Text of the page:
“This is our Vietnam Memorial. This is our Twin Towers. It’s an incredible history of Calaveras County. The Butte Fire was the seventh largest fire in California’s history. Maybe (the mosaic) will give us a rebirth in District 2.”
—Mary Jane Genochio, Calaveras County Arts Council executive director
Robin Modlin was digging through a cardboard box Thursday of recently delivered Butte Fire debris at her home, deep inside the vineyard-laced hills in Murphys.
After a moment of careful examination and the gentle clinking of ceramics against one another, she picked up a teapot, coated in ash, that looked as if it was plucked just yesterday from the rubble.
“This was someone’s home and their memories, their hopes and their dreams,” Modlin said. “Who did she serve tea to? You wonder.”
Modlin’s home was not damaged when the Butte Fire devastated a large swath of Calaveras County in September, but emotionally, she was. Now she feels the pressure — what she considers an honor — to redefine a period most associate with heartbreak, devastation and loss to that of rebirth and inspiration.
And she will do so with a mosaic of Butte Fire remains.
The artwork, to be called “Pieces,” began the month after the fire when Modlin pondered what she could do to help the victims. The professional artist, who has created a number of community-based healing projects for various hospitals at Stanford, knew she needed support. So she reached out to the Calaveras County Arts Council.
“They really loved the idea,” Modlin said. “They just embraced me and the idea.”
It was through the arts council, which also worked to gather funds and be the mouthpiece for the project, that the Butte Fire debris donations came in.
Modlin said the response from the community has been strong and about 50 homes have contributed.
“That’s a pretty good number,” Modlin said.
Thus far, Modlin, who will be collaborating with Anne Cook, of Acme Art in Mokelumne Hill, has sorted through and washed the debris, which ranges from ceramics to glass, metals and marbles.
On Thursday, inside her recently built art studio, she was smashing and nipping ceramic remains into smaller pieces. She said each piece will be put together on a cinderblock wall, like a puzzle.
“A lot of design happens while you’re going,” Modlin said.
She does not know exactly what the mosaic will look like at this point. The end product will be determined by the materials she has. But she said she could picture a lotus flower, a sacred plant common in Eastern religions known to grow out from dirt and garbage, somewhere on the mosaic.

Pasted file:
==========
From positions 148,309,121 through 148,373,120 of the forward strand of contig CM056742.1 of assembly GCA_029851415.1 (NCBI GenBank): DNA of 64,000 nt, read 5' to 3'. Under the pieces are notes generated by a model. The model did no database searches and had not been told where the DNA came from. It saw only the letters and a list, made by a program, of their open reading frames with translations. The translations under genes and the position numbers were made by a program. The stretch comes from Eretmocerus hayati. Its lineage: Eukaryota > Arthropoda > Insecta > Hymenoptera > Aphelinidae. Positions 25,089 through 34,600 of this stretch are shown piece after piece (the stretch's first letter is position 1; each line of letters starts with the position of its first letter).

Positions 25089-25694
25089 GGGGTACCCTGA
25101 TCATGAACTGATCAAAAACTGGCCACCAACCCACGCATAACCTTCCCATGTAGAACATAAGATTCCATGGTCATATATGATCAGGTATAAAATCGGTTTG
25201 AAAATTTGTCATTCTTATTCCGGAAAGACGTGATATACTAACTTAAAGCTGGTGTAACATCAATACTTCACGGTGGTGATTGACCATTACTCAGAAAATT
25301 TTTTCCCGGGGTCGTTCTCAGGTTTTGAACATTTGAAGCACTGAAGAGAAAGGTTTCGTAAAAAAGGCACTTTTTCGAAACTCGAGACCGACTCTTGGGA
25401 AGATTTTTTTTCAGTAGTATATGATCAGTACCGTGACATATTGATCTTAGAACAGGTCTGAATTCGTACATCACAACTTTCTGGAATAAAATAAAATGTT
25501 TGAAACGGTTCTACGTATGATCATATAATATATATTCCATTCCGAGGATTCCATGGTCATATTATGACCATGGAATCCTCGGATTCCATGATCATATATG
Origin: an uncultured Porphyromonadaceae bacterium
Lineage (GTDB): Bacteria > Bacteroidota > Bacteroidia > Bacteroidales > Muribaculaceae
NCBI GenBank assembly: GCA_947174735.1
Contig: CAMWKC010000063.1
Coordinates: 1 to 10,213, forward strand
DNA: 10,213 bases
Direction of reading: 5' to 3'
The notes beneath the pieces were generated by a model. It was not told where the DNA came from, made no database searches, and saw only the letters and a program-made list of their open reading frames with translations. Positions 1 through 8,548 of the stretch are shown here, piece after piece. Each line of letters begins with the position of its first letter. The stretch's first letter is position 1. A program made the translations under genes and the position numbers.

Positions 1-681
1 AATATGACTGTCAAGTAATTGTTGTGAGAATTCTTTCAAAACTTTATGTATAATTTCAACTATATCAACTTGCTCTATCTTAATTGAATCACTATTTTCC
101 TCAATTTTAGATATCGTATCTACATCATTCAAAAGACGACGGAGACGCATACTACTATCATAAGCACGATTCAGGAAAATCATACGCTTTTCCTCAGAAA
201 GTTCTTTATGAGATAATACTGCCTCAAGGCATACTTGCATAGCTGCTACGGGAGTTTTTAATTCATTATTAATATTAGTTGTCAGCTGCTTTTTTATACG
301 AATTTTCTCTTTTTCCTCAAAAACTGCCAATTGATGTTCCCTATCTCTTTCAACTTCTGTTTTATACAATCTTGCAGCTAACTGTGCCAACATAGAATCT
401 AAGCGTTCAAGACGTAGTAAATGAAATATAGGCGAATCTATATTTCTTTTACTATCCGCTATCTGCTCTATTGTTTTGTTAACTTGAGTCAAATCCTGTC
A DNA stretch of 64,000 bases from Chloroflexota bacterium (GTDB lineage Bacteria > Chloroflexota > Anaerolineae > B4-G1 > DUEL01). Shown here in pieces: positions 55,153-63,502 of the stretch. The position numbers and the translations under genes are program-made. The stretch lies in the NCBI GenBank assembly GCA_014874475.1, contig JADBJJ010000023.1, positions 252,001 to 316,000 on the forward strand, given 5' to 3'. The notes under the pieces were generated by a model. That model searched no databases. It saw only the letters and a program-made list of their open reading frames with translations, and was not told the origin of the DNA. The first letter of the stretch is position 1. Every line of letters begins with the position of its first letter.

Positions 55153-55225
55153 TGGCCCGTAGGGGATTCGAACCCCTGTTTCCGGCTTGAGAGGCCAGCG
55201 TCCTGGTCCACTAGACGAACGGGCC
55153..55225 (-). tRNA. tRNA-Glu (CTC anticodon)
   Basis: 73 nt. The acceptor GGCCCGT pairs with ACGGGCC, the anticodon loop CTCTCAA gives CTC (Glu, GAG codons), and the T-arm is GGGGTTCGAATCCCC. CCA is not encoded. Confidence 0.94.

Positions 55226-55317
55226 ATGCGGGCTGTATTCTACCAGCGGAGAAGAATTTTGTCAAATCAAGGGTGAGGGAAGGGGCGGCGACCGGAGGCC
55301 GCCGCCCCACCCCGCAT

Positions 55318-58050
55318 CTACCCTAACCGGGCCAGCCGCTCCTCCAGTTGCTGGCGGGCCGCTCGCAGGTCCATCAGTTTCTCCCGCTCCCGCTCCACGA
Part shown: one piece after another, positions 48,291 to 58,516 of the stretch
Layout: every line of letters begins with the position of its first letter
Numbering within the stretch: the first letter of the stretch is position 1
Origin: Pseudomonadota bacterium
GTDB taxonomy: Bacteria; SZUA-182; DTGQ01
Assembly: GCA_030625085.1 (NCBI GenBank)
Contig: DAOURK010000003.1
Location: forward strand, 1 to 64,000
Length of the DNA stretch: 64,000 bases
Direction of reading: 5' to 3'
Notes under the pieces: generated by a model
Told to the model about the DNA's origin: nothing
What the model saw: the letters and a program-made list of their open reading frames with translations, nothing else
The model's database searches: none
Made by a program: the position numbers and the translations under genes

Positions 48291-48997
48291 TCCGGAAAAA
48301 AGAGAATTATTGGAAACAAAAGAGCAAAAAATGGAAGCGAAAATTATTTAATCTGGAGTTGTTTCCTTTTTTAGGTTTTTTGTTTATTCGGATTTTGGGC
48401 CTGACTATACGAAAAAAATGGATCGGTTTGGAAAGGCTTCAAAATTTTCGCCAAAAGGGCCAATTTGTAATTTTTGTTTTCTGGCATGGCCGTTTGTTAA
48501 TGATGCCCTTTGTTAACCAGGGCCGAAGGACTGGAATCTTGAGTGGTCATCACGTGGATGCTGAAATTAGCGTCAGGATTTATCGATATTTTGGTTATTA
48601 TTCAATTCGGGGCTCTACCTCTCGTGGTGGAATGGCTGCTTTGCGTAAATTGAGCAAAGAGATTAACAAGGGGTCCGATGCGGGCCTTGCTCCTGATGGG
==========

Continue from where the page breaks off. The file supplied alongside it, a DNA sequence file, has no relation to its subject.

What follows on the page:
“Pieces” is not expected to be completed until the later portion of this year. Modlin said she hopes the physical wall, a structure 6-feet-long by 6-feet-wide by 2-feet-thick, to be built in May, the pieces to be placed June to August and the mosaic to be unveiled on the anniversary of the fire.
The mosaic will be placed in Mountain Ranch near the community park. It will be viewable from the road and will be along the walking, bike path.
If Modlin was an artist on commission, a project like “Pieces” could run $10,000, she said.
The arts council would like to see Modlin and Cook be paid for the work, but the piece will be created regardless of the compensation.
“Usually, when you do something as a professional artist, you add in the cost for creating design, the hours, all that,” Modlin said.
Modlin said she cannot gauge what the reactions from people will be. But she believes willingness of those who have contributed debris to the mosaic could be an indication.
Mary Jane Genochio, the executive director of the arts council who lost her home in the Butte Fire, has donated debris. She said, amid tears and a shaky voice, the Butte Fire was a powerful event that should be remembered.
In addition to the mosaic, a traveling exhibit will be featured. The exhibit will be more a history of the fire display. Modlin said the exhibit will be a presentation set up in a way that each individual piece of rubble is like a piece of art in itself. A poem or statement will accompany each piece.
“We’re going to have it at libraries and a couple other places,” Modlin said.
While the mosaic could be a tribute to the power of the fire, Genochio said it is also a tribute to the sense of community. The debris, which Genochio calls sacred items, was a part of her life she can share with others.
“This is our Vietnam Memorial. This is our Twin Towers. It’s an incredible history of Calaveras County. The Butte Fire was the seventh largest fire in California’s history,” Genochio said. “Maybe (the mosaic) will give us a rebirth in District 2.”